This new report of child jockeys is not the first. We’ve known for a long time that the Persian Gulf nations used child jockeys—boys trafficked form Pakistan, Bangladesh and Sudan—to ride camels in races. For a time, there were reports that the boys were being replaced with robotic jockeys but that attempt appears to have been short-lived. In July 2002, Sheikh Hamdan bin Zayed Al Nahyan announced a ban on child jockeys under 15, but in 2010, Anti-Slavery International photographed violations of the ban. A report in FrontPage Mag in December of 2011 said that the “Camel jockey slave trade [is] still alive and well.” The report noted that some of the Persian Gulf’s boy jockeys in training were “starved, beaten and sometimes sexually abused.” Death and serious injury, as well as damaged genitals, may result from jockeying. The child jockeys in the Persian Gulf were also often victims of trafficking from other countries—something that doesn’t seem to be happening to the child jockeys of Indonesia.

The Indonesian jockeys wear masks on their faces. We can’t help but wonder if it is a deliberate attempt to obscure the riders’ faces so that race fans can ignore the fact that children are risking their lives for their pleasure.

An owner embracing his horse after a winning ride. Adam Dean for The New York Times

Check out this boy who is resting after an injury—he looks so young and fragile:

Imam Dudu, 8, resting after a fall. Adam Dean for The New York Times

And the facial injuries to this rider:

Firmansyah, 8, who fell from his horse the day before, getting ready for another race.

Isn’t it time for this dangerous practice to end?

Our gratitude to Adam Dean for breaking this story and for his stunning photos. Thanks to the New York Times for this powerful expose.

Happy belated Labor Day!

I have an excuse for not writing a Labor Day Blog last weekI had a draft all written and then CNN ran a wonderful editorial with a very similar thesis. The gist was that without immigrants–many of whom are denied citizenship, pay taxes, and perform a vast number of jobs–this country couldn’t function. They build our skyscrapers, mow our lawns, take care of our children and parents, bus tables at our restaurants, drive our taxis, Lyfts, and Ubers, serve us at fast-food restaurants, and so much more. So, I’ll try a variation on my original theme.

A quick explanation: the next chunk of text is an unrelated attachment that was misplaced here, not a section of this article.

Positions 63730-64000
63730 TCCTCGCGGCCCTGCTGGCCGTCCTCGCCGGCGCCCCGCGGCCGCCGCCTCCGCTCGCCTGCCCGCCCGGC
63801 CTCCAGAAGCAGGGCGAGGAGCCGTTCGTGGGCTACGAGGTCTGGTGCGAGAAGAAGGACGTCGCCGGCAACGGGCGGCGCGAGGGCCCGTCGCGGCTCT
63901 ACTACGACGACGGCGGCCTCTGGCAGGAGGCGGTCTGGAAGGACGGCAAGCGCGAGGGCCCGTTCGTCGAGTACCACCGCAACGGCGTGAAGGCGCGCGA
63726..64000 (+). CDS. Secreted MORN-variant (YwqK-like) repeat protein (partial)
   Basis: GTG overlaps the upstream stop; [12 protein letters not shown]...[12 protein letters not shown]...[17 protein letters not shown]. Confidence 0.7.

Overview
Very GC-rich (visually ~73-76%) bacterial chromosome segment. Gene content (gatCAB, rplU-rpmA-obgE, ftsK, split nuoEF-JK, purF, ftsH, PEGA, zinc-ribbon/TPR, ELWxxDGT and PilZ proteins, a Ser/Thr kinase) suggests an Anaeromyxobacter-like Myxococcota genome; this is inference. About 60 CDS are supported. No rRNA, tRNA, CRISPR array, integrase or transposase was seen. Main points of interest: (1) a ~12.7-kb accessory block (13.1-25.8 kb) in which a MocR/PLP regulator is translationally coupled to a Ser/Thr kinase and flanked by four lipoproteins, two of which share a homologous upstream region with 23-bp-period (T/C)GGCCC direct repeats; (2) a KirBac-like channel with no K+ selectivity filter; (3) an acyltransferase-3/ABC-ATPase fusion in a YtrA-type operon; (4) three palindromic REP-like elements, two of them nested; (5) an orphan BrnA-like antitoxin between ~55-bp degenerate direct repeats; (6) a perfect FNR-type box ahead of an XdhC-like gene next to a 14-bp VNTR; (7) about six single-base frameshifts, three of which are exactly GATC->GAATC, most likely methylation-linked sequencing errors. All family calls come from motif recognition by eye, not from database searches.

All four of my grandparents were immigrants. My dad’s parents came over as children from Lithuania, and my mom’s were from Romania. They were poor and didn’t speak English. My maternal grandpa crossed the Atlantic in a ship in steerage (below the deck) with just a few bucks in his pocket. He worked as a delivery boy and went on to found a thriving company. Why did they choose America? To escape pogroms aimed at Jews, for freedom of religion, and for economic opportunity.

Sound familiar? These are precisely the reasons immigrants from Central and South America, Asia, and Africa seek refuge and, ultimately, citizenship in the United States.

Yes, my relatives came here legally, but the path to citizenship was easier at the turn of the 20th Century. You basically just needed to be healthy to be admitted. But that changed in the 1920s when anti-immigrant sentiments ran high. If my grandparents hadn’t emigrated, they likely would have been murdered by the Nazis–and I wouldn’t be here. That’s true for millions of Americans today.